HR Planning takes place at several levels :
1) Strategic Manpower Planning: Aggregated workforce Planning.
2) Tactical Planning: It addresses career planning and development needs of personnel in the organisation. Career planning of homogeneous groups of employees to maximise individual and organisational capacities and end the peculiarities and specific career needs of professions within the organisation.
3) Operational Planning System: Posting and deployment planning of individuals.
Manpower is defined as the total knowledge, skills, creative abilities and aptitudes of an organisation's work force.
It is a process by which an organisation forecasts the quantity and requisite qualifications of persons required by the organisation at some future point and ensures that right number and kind are employed at the right time to ensure unimpeded functioning of the organisation.
It is also a technique of correcting imbalances (problem of excess supply or shortage of manpower) between manpower demand and supply in an organisation at an organisational(micro) as well as country wide economic(macro) level.
The two aspects of Manpower Planning are:
1) Quantitative - Formulation of recruitment plans to avoid unexpected shortages, etc.
2) Qualitative - Identification of training needs to avoid skill shortages.
REQUIREMENTS FOR EFFECTIVE MANPOWER PLANNING AT ORGANISATIONAL LEVEL:
1. Adequate planning and consensual personnel policy to eliminate haphazard expansion of personnel so that there is a logical forecasting of manpower needs at least ten years in advance.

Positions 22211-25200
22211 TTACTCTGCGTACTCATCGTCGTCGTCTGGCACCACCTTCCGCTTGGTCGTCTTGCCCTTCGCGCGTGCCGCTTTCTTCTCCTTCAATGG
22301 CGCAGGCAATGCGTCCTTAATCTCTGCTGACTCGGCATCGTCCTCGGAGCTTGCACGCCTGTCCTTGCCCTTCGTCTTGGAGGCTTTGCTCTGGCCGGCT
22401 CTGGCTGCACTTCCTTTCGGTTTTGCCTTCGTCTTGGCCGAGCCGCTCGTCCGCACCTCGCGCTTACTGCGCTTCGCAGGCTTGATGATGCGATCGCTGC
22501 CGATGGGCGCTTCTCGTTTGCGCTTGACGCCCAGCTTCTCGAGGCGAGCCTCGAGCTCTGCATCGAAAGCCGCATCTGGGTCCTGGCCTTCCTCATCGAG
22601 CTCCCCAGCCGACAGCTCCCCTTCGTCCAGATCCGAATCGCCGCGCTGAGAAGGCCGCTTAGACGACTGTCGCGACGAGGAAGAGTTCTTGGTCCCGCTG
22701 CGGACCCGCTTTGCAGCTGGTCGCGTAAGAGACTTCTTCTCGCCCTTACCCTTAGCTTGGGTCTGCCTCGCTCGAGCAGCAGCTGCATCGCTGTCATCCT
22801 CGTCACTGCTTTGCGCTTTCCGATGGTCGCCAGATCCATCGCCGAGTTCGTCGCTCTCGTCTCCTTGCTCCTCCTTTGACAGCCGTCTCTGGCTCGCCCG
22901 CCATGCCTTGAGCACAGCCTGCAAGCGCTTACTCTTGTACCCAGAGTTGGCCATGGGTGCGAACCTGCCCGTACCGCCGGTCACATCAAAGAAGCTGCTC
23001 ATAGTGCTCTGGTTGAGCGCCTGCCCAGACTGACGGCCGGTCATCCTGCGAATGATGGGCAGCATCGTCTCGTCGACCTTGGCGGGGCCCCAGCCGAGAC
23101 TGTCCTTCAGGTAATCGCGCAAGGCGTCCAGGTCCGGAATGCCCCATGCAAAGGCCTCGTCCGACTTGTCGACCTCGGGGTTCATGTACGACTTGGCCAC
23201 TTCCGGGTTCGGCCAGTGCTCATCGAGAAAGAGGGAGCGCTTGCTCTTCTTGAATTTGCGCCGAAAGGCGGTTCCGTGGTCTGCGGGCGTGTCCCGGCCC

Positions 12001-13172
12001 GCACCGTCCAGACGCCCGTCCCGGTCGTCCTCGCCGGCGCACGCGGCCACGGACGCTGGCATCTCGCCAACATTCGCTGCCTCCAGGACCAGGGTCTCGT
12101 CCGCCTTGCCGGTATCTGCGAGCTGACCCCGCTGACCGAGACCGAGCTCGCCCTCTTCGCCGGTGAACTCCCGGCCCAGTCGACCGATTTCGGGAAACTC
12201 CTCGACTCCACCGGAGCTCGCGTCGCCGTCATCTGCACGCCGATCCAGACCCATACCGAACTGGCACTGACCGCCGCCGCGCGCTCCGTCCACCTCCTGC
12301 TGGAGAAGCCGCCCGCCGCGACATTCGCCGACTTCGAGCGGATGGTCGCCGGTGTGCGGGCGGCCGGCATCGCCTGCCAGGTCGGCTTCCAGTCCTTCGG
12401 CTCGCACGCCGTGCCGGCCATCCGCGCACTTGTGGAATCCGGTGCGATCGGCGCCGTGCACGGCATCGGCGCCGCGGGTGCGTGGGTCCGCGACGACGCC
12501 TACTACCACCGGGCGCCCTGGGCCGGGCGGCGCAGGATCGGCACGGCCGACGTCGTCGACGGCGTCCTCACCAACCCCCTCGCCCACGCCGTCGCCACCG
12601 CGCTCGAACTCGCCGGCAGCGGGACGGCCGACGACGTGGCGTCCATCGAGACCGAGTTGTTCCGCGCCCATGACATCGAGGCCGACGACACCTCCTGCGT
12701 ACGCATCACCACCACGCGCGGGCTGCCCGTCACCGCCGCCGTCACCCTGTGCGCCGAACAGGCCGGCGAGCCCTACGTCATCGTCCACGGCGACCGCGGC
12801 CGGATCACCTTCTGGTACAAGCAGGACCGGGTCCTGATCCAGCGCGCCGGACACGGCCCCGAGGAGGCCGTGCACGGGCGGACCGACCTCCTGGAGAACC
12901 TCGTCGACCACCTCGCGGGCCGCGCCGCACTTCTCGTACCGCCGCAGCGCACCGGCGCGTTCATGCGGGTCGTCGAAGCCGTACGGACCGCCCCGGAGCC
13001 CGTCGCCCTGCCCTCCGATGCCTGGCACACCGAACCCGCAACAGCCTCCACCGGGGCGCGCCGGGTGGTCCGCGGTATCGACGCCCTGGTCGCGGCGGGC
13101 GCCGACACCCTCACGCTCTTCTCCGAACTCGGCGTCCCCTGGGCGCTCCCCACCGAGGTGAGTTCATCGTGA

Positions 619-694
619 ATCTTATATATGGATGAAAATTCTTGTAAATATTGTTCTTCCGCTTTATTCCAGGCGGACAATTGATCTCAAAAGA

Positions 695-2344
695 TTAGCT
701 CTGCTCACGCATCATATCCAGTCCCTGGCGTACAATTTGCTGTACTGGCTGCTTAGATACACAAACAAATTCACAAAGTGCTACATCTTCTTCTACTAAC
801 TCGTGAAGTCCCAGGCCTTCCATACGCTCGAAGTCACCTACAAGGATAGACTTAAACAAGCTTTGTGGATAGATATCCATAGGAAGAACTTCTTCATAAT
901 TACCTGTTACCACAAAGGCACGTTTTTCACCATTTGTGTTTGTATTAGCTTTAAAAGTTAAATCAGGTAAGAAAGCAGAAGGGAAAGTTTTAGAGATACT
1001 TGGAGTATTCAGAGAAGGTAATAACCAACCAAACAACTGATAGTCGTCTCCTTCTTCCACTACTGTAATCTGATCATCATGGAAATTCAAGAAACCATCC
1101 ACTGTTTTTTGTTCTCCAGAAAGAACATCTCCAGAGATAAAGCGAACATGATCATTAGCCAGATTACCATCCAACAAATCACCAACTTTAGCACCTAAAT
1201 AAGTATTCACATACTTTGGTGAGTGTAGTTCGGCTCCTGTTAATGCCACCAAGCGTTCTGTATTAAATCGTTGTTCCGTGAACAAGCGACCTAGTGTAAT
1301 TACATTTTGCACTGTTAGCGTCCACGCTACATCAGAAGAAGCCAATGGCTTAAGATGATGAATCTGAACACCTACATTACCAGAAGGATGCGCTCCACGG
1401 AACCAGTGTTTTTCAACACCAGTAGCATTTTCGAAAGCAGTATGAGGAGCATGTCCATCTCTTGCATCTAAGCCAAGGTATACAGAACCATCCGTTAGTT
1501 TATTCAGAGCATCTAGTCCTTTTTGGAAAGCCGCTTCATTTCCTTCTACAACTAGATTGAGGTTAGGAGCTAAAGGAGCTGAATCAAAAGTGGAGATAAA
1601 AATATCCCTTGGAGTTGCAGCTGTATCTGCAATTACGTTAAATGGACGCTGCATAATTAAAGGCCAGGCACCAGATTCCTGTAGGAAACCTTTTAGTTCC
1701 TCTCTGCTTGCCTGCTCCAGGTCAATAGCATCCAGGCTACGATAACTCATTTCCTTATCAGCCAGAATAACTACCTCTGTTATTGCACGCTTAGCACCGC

2. Personnel policy must be developed at the headquarters or comparable level and better if academic guidance is sought from academic and research institutions.
3. Staffing section must be under the charge of a duly qualified and trained personnel officer who with his/her experience and academic soundness of the specialisation can guide it in the definite direction.
4. Manpower planning should involve proper mix of different categories of workers that is determined by the policy and the socio-economic status of the country.
5. Proper and accurate implementation of the personnel department policy should be facilitated by giving more responsibility to unit chiefs at head offices and in the field levels.
6. Effective evaluating system of individual and staff quantitative as well as qualitative performance.
7. Personnel department must bring in regular researches into various aspects of personnel administration in collaboration with training institutions and universities to identify future requirements and trends(futuristic approach).
8. Training programmes should be need based, task oriented and use practical simulations where trainees work and supply their skills.
9. Role clarity of officers to avoid clashes and overlapping which would only delay policy determination and implementation.
10. Manpower planning is a continuous, networked cyclical process requiring constant review and adjustments to be fruitful.
PROCESS OF MANPOWER PLANNING:
1. Clarity between Manpower plan and objectives of the organisation.
2. Assessment of the Manpower situation in the organisation so that a proper plan is laid out.
3. Projection of Manpower Requirements - Present moment and long term plans of manpower demand and supply in an organisation.
4. Classification and interpretation of information so that a clear cut policy and implementation is chalked out.
5. Developing work standards and performance norms so that each employee is clear about the minimum level of work to be put in as well as the quality of work. Also the employee should be aware of the promotion and appraisal standards so that they may work in a channelized manner and not feel frustrated.
6. Anticipating Manpower problems and resolving them.
7. Supply of Personnel.
8. A well rounded budget to carry out the same.
9. Continuing Research studies.
ASPECTS OF MANPOWER PLANNING:
1. Organisational Planning and Development.
2. Career Development.
3. Terms of Employment.
4. Employee welfare.